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Ten-minute chat
  1. Steve Wedd


Steve Wedd is a vet who is involved in interactive training and presentation. He works with delegates, candidates and job applicants, using acting techniques in real-time scenarios to test and expand their technical and interpersonal skills and competence.

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What made you become whatever it is you are? How did your veterinary degree help?

I never set out to become specifically what I am; that's simply a happy accident, an evolution from an aspiring acting career. In many ways, it was a common sense move, designed primarily to get me earning. The veterinary degree gives me a scientific edge in a world largely inhabited by arts graduates, and a grounding in fusing the analytical with the practical. It has also helped in bringing a professional approach to what I do, an understanding of who or what a ‘client’ is and how best to work with them.

How did you get to where you are today?

I did my veterinary degree at Bristol, graduating with a good grounding in my chosen profession, no grounding in meaningful communication, a belief that competence and social value would soon be mine and, unknown to me, a dormant passenger that had crept into my brain and was incubating there, courtesy of the final-year pantomime … I'd always had a performance streak in me. No drama training was offered at school, where the subject was considered incompatible with possession of a functioning brain.

Once in work, I started acting with amateur groups, twice leading to people I respected urging me to train in acting. The first time, I just listened; the second time, I did something about it, spurred on by a family tragedy.

I financed my way through an intensive, performance-based course, emerging into a world of networking and flouncing, which was utterly beyond me. In the mid-1990s I began to do a little work in the ‘acting for industry’ field, playing out guided business scenarios at assessment and development centres. This work slowly increased, interspersed with longer acting tours (including a year in Alnwick and a four-month tour of Austria – two high points). I went on courses in communication skills, giving effective feedback, forum theatre and psychological typing (a personal favourite), which have enhanced what I do. The veterinary involvement started about five years ago, working with the Veterinary Defence Society's excellent new graduate seminars, extending into practice seminars and the BVA.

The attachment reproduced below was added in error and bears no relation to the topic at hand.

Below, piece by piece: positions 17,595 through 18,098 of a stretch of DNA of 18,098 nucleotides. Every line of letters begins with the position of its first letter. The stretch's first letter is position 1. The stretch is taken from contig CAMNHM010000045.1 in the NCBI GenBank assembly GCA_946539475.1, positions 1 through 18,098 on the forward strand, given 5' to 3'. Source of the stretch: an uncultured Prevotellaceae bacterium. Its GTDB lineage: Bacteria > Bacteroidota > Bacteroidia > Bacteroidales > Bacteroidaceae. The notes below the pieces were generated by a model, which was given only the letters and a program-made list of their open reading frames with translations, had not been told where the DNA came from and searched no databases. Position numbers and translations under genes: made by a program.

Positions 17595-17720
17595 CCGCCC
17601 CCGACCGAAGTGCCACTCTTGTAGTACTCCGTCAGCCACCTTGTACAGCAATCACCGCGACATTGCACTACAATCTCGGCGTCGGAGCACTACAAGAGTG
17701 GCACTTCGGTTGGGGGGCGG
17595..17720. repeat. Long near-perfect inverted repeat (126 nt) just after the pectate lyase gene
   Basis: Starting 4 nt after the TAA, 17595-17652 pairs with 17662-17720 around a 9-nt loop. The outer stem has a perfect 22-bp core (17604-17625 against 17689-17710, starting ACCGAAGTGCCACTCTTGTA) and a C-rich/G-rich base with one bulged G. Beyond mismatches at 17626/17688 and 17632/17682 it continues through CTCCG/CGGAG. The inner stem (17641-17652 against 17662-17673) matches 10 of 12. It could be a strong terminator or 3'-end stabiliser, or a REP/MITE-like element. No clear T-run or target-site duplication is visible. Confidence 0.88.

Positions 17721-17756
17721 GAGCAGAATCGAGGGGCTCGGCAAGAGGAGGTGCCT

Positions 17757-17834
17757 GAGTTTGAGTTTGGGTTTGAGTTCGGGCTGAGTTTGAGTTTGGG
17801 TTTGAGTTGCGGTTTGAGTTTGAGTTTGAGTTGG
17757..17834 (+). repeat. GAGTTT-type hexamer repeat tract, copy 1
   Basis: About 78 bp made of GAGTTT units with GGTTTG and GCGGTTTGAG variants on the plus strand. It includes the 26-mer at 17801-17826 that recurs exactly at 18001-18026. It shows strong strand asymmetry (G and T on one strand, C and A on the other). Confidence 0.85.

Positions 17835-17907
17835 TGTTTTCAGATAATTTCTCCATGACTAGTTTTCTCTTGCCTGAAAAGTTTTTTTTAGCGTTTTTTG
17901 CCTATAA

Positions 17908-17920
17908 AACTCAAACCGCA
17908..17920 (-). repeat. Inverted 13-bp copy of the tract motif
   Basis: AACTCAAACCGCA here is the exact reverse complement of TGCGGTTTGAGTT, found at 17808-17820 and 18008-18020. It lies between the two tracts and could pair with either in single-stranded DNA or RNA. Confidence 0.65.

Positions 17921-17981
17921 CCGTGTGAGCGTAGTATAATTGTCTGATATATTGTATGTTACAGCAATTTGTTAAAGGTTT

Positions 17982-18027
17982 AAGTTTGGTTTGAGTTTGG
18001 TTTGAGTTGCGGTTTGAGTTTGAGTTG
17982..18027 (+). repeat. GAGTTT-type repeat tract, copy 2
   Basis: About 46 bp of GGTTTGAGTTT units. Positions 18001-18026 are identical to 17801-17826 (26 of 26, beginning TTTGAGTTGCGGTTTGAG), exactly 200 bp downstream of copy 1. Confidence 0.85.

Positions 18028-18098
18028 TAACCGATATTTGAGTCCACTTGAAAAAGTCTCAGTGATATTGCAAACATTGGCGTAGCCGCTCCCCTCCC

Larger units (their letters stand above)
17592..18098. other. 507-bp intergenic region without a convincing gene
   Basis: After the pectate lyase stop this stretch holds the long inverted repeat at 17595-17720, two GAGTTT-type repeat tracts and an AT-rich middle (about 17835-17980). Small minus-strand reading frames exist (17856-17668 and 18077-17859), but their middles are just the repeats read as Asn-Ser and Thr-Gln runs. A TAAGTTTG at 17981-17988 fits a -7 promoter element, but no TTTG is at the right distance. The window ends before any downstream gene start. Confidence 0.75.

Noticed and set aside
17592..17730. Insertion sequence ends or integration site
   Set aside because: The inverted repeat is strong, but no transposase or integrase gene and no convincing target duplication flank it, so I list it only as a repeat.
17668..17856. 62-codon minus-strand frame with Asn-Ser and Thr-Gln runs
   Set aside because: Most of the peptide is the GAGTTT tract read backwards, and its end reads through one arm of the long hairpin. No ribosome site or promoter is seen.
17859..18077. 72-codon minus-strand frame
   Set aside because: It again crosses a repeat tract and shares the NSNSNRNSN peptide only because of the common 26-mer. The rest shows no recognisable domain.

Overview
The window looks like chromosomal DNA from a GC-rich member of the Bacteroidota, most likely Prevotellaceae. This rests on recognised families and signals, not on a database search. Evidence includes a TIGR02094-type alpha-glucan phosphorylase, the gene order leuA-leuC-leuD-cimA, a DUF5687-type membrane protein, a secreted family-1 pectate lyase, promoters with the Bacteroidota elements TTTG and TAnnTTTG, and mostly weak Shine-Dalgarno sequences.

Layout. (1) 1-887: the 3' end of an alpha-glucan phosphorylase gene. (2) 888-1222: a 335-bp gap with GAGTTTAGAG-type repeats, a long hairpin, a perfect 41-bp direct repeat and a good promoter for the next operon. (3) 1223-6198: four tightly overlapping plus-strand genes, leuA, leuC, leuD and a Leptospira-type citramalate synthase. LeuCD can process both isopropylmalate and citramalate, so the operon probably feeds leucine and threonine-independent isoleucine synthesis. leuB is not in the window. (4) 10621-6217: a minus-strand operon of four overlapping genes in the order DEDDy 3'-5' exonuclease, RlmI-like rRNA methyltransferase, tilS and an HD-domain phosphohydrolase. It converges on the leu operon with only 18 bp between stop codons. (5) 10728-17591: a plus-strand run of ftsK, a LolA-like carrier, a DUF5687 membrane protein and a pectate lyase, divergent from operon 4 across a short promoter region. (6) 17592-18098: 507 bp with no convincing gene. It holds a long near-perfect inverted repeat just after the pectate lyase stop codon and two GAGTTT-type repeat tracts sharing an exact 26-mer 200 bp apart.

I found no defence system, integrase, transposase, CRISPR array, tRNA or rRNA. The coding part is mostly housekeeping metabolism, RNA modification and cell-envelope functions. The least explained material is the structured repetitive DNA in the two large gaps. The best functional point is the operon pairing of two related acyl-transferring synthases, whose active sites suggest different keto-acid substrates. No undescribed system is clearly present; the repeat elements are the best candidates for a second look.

What do you like about your job?

The sheer variety. It's satisfying to know that the practical angle I provide opens up far more learning areas than simple text-based exercises do. I love working with good, intelligent people from whom I might learn. A special mention here goes to the VDS, where I can be a man of two worlds and combine my two professions – and expand my knowledge of both – in excellent company.

What do you not like?

Believe it or not, working with ‘ac-tors’ and ‘luvvies’, especially in a business setting, where they can display a complete lack of sensitivity for their surroundings. Fortunately, most of my colleagues have a solid practical streak.

Why is your job important?

Life is a practical exercise and learning should be, too. I provide people with the rare chance to go against the claim that ‘life is not a rehearsal’.

What advice would you give to someone considering a similar career?

Make sure you have a proper job first, both to fall back on and to provide you with valuable experience. Be prepared for long periods of intermittent work. Be as flexible as possible in your approach. Keep being fascinated.

Steve Wedd acts out a scenario during a VDS communications training seminar

What's the best piece of advice you were ever given?

‘Don't leave it until it's too late: do it now’ would certainly be one. One day I will act upon it. The other would be an old family saying: ‘Make work your pleasure’.

What was your proudest moment?

From the veterinary world, apart from graduating, it was repairing a diaphragmatic rupture in a flat cat, having first had to teach the nurse how to perform intermittent positive-pressure ventilation, and using kit that was at best rudimentary, then seeing the cat bouncing around the next week. From the acting world, being commended on my on-stage comic timing by Lee Hurst.

From the hybrid world I now live in, performing some guided but largely improvised scenes for a global webcast from a veterinary conference and exceeding client expectations – almost the encapsulation of a job well done.

What was your most embarrassing moment?

The first sketch I ever wrote. It was a valuable experience.

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